The meeting was organised by the Parliamentary Portfolio Committee on Budget, Finance and Economic Development.
“To implement this law, will be a mockery…the inclusive government has a lot of mess to clean,” said Svinurai Maboreke. “It has not yet done anything to create an environment suitable for economic revival. Most companies have closed down and are struggling to revive…”
“It’s wrong timing for the government to talk of this Act when the country needs foreign direct investment for it to get on its feet,
and its not true that the banks are going to lend people money for investment as prescribed in the indigenisation Act,” said a Banker. “We in the banking sector are saying the law needs to be set aside until and when the country’s economy comes back to life through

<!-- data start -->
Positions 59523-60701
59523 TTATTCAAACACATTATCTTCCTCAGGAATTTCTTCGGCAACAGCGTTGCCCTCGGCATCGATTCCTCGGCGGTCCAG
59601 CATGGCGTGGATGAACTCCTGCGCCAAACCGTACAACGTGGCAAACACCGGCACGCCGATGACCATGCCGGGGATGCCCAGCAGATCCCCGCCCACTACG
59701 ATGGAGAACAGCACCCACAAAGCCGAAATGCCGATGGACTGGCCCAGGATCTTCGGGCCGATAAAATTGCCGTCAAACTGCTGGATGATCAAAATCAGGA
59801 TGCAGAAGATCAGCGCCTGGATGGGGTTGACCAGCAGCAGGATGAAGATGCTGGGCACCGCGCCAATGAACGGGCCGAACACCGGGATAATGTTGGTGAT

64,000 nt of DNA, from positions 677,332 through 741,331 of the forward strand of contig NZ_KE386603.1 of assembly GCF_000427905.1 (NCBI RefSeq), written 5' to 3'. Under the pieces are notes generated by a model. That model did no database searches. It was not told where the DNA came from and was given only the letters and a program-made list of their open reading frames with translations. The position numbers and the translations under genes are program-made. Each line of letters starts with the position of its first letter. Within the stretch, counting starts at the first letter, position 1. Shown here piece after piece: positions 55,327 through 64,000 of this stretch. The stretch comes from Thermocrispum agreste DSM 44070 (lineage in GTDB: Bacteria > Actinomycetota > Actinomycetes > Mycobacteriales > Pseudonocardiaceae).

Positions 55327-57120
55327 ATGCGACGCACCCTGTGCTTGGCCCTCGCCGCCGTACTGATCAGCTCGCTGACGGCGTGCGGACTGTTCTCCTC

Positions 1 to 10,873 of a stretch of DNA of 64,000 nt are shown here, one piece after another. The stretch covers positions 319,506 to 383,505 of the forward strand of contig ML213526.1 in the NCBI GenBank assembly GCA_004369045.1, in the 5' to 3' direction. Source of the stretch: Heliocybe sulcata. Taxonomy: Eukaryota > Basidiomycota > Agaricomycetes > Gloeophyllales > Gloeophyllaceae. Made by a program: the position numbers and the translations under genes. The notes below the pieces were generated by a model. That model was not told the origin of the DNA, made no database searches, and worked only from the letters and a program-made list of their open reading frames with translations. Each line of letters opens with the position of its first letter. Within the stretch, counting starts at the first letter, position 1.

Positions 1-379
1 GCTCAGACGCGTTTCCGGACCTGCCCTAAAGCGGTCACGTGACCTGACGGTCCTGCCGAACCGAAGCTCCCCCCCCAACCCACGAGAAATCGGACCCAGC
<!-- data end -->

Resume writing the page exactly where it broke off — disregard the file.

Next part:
foreign direct investiment,” he said.
“We do not need to go and ask investors how they view this Act for us to know whether they are scared but the mere fact that
the stock exchange and investment markets are not performing answers the question,” said a local economist.
The controversial indigenous law regulations were effected on March 1. The law has been widely criticized locally and internationally. German investors have already warned that they will stop investing in Zimbabwe under the law. The law gives local indigenous people 51 percent shareholding of foreign owned businesses.